I can say that a carbon fiber bike is no more prone to being broken in a crash than an aluminum bike. Just using logic, if carbon fiber bikes were fragile, considering how many of them are out there, and also considering how many manufacturers are introducing carbon fiber bikes I conclude that if there was a problem, however slight, the evidence would be incontrovertible. The fact of the matter is that carbon fiber bikes are becoming more and more common as time goes on. This, just using logic, could sway you in deciding between an aluminum bike and a carbon-composite bike.

There is a much more important question to ask, however; Which bike is the better fit for the intended rider? I have read about folks who have ordered a full custom bike that were unhappy with the fit for one reason or another. Fit depends on so many factors that involve the person who is the rider that many manufacturers do not take into account that fact. For this reason, the test ride is so important. Unfortunately, a mere test ride will not tell enough. One has to live with a bike for a certain period of time before they can determine if it the kind of bike they love and fits them well.

Such are the factors I consider that I made this extended post on this question.
 

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Ain't no one here gonna to give you anything other than opinions. So here's mine - I have certain CF bikes that ride the same as certain aluminum bikes which ride the same as certain steel bikes which ride the same as certain titanium bikes. I have certain aluminum bikes that ride better than certain CF bikes and on average, I prefer the ride of my steel bikes to my other bikes. Except where I don't.

There are no absolutes when it comes to materials and opinions.

Put her on both and let her decide. She'll either see a huge difference or see none at all and then you'll know. Always buy the one you like better, regardless of the price. There is no such thing as Bike A being $800 better than Bike B outside of superior components.
 

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"Ride quality" is fairly subjective, but generally, it has nothing to do with frame material. Road shock is primarily dampened by tires, stem, seatpost, saddle, and handlebars. The frame is inherently stiff in the vertical plane. The only frame variables which can affect ride quality are wheelbase (longer = smoother) and the fork.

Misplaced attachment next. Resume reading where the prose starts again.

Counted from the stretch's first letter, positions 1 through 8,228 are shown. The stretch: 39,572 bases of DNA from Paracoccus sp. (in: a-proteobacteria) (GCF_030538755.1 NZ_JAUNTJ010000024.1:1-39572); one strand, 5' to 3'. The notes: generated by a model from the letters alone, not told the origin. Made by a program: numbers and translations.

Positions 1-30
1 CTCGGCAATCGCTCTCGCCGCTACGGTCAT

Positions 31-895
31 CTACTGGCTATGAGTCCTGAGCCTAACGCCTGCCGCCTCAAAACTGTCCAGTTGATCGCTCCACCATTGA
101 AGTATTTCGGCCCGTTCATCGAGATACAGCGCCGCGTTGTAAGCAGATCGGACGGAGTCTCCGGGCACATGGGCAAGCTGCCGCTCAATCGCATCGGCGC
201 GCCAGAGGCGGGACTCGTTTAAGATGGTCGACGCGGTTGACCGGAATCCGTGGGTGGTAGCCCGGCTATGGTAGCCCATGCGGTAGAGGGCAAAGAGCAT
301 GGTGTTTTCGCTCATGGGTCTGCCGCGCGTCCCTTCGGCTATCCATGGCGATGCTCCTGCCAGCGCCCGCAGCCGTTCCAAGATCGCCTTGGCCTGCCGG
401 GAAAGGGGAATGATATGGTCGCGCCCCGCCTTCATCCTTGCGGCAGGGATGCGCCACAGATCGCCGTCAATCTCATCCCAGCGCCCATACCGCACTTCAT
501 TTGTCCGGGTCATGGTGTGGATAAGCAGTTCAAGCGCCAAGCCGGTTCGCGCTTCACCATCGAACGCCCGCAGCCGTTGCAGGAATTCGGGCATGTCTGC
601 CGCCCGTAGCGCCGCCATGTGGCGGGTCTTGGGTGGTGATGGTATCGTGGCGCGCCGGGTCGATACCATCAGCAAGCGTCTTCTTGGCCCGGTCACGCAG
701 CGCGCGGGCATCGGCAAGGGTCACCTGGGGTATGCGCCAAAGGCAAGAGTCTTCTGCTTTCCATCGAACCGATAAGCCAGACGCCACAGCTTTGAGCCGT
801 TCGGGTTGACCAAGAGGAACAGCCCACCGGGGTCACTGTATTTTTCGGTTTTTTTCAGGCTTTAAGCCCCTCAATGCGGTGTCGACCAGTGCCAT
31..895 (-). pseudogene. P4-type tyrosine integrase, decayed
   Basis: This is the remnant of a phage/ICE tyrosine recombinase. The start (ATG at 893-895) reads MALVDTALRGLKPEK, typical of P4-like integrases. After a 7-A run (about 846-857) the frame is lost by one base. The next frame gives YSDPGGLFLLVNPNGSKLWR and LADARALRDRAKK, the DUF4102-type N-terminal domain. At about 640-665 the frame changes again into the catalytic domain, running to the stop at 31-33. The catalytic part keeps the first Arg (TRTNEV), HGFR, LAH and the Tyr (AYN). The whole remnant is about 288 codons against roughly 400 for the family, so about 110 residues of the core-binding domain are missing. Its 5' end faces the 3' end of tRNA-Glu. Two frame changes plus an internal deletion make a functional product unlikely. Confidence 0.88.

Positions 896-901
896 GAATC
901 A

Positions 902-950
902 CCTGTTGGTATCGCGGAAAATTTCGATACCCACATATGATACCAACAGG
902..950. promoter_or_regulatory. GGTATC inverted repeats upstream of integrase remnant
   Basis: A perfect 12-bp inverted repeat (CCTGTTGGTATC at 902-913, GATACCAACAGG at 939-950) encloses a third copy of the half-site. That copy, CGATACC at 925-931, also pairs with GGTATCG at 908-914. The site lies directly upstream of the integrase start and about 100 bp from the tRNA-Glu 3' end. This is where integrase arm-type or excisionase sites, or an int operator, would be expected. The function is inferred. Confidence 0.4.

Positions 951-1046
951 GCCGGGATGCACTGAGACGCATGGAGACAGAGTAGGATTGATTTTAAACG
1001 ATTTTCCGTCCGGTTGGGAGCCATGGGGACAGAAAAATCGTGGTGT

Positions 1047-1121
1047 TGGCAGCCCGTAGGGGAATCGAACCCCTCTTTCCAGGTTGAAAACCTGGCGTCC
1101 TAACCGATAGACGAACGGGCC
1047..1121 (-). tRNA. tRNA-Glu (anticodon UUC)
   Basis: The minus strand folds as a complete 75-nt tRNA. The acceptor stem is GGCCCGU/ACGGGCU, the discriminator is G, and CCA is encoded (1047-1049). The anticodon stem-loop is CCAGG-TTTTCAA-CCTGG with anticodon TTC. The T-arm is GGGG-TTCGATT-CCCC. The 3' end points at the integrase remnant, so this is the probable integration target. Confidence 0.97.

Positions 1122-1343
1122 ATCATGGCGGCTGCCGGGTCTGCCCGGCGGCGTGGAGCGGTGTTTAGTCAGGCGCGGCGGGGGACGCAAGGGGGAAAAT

Back when Cannondale had a real reputation for a harsh ride, it was not because of the frame. It was because they were building extremely short wheelbase racing bikes with very stiff aluminum forks. Their touring model was (and still is) a very smooth ride because of its longer wheelbase and crowned, steel fork.
 

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That's it!

HeronTodd said:
"Ride quality" is fairly subjective, but generally, it has nothing to do with frame material. Road shock is primarily dampened by tires, stem, seatpost, saddle, and handlebars. The frame is inherently stiff in the vertical plane. The only frame variables which can affect ride quality are wheelbase (longer = smoother) and the fork.

Back when Cannondale had a real reputation for a harsh ride, it was not because of the frame. It was because they were building extremely short wheelbase racing bikes with very stiff aluminum forks. Their touring model was (and still is) a very smooth ride because of its longer wheelbase and crowned, steel fork.
What he said!
 

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Insight Driver said:
There is a much more important question to ask, however; Which bike is the better fit for the intended rider?
Somebody give this man a cupie doll. The fit of the bike is the single most important factor. Frame material is much less important. Granted, many things can be done to make any given frame fit well, different stem, bars, etc., but make sure your wife is comfy before buying either bike.

As to the extra $800... If you've got it, you might as well spend it on the bike of your dreams, whatever those dreams may be! If you don't have it, don't spend it. Either one of these bikes would be very nice, provided they fit properly.

Have fun,

FBB
 

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Are you sure? Anybody still have the numbers regarding chainstay on early 'dales? I doubt it is less than 40cm (40cm v. 40.5cm means 2.5% difference). Also their early aluminum forks aren't really known to be that stiff, are they?

I do agree that gloves, tires, saddles take a lot of the vibration out of the ride. Still, I can still feel the difference between aluminum and carbon frames. What is "better" is inherently subjective, so the OP will have to make his own decision (if the $800 is coming out of your child's college fund, I'd say save it. Otherwise, what's $800?)
 

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HeronTodd said: